The reason for Tuesday's power grid failure has not been announced officially yet, but energy experts said not developing and modernising the power transmission system along with the growth in generation capacity might have been causing such failures repeatedly.
Consumers in Dhaka, Chattogram, Sylhet and Mymensingh suffered from frequent power outages for several hours on Wednesday too after power was restored following Tuesday's blackout.
The investigation committee of the state-owned Power Grid Company of Bangladesh (PGCB) visited several power generation units Wednesday to find out the reasons behind the national power grid failure.
The committee members did not make any comment regarding the outage, but some officials of the Power Division and the PGCB said a grid line in Ashuganj became overloaded while others speculated that "cascade tripping" at a unit of the Ghorashal power hub caused the blackout.
Cascade tripping occurs due to frequency or other unbalanced conditions. When demand is more than the power generated, the frequency of generators goes down. When the frequency drops below a certain limit, the grid will trip. This will result in sudden loss of power. If demand is less than generation, it will also cause such situations, which are also called blackout or grid failure.
Earlier, on 6 September, the north and north-western parts of the country suffered from a similar power outage for around three hours.
Mohammad Hossain, director general of the Power Cell – the policy formation unit of the Power Division, told The Business Standard that there are some isolated areas where transmission systems need to be upgraded.
"Apart from that, the transmission system has enough capacity to supply electricity across the country."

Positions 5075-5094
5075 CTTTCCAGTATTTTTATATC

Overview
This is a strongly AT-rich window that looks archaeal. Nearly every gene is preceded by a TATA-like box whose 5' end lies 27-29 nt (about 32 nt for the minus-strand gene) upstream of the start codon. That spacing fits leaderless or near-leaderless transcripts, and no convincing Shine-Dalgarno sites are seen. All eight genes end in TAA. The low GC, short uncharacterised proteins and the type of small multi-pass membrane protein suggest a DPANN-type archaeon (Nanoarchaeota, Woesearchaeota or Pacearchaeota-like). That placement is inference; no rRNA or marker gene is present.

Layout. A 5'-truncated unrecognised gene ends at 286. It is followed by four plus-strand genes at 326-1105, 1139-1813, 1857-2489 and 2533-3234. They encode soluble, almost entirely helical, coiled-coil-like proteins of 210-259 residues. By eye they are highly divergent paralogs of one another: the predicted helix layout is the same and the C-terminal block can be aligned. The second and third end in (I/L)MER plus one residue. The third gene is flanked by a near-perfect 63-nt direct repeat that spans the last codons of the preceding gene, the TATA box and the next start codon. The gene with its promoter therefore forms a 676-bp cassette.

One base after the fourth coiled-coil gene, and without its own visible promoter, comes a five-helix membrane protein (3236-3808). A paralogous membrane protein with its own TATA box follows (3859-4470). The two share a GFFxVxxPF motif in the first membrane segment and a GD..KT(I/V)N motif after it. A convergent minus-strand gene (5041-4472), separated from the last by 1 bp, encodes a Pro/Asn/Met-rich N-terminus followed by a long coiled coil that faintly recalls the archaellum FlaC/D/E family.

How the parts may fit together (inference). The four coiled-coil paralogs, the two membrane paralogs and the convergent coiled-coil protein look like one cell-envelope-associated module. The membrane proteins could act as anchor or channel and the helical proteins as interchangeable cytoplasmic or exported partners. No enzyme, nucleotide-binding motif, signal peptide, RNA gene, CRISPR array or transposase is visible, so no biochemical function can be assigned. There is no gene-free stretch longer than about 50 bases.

He further said, "Until now, our targets were to increase the power production capacity and provide hundred percent electrification. But currently we are working on strengthening the transmission and distribution sector."
Md Jamal Ullah Jamal, former managing director of PGCB, said, "Grid failure may occur for different reasons – like trips at power stations, malfunction at the grid sub-station and technical glitches at any point of the distribution system.
"Modernisation of the system and regular upgradation will help to control such incidents."
Sources at the PGCB said the power generation has registered massive growth in the last 13 years, but the transmission sector has not received the required attention.
The country now aims to shift to a smart country by 2041 after making remarkable progress in digitisation, but the transmission sector has not been digitalised yet.
How PGCB operates transmission system
The PGCB supplies electricity at 50MHz frequency, which is essential for the grid stability.
The grid collapses if the frequency goes below 48MHz or above 52MHz and it fluctuates with the synchronisation between electricity production and demand.
National grid line's frequency goes up when consumption is lower than the production and goes down when the trend reverses, said officials.
A modern system shuts power generation units automatically when frequency goes up and brings units in production when grid frequency falls.
But the PGCB still depends on telephone calls to bring power plants in operation and shut them down to synchronise with the demand, said Dr Mohammad Tamim, professor at Bangladesh University of Engineering and Technology.
Is smart grid costly and cumbersome?
In the last 14 years, around $30 billion has been invested in the power sector that increased the country's power generation capacity from 4,942MW to 22,512MW since 2009.
But automation, smart grid and the Supervisory Control and Data Acquisition (SCADA) system have not been implemented despite repeated urge from internal and external experts.
Dr Mohammad Tamim said there are no barriers to make the system modern and digital other than lack of interest in the Power Division which is only focused on generation capacity build up.
NKSoft Corporation, which helps clients design and instantiate modern grid control, is currently working with two power distribution companies.
NKSoft Corporation Co-founder and Managing Director John Sakhawat Chowdhury said, "Setting up a smart grid is not a big deal. It could be done in a maximum of two years and it may cost around $200 million."
Mohammad Hossain, director general of Power Cell, said a plan to set up a smart grid is being prepared.
"We have already appointed a consultant to find out the best ways to make the transmission grid smart and modern," he said.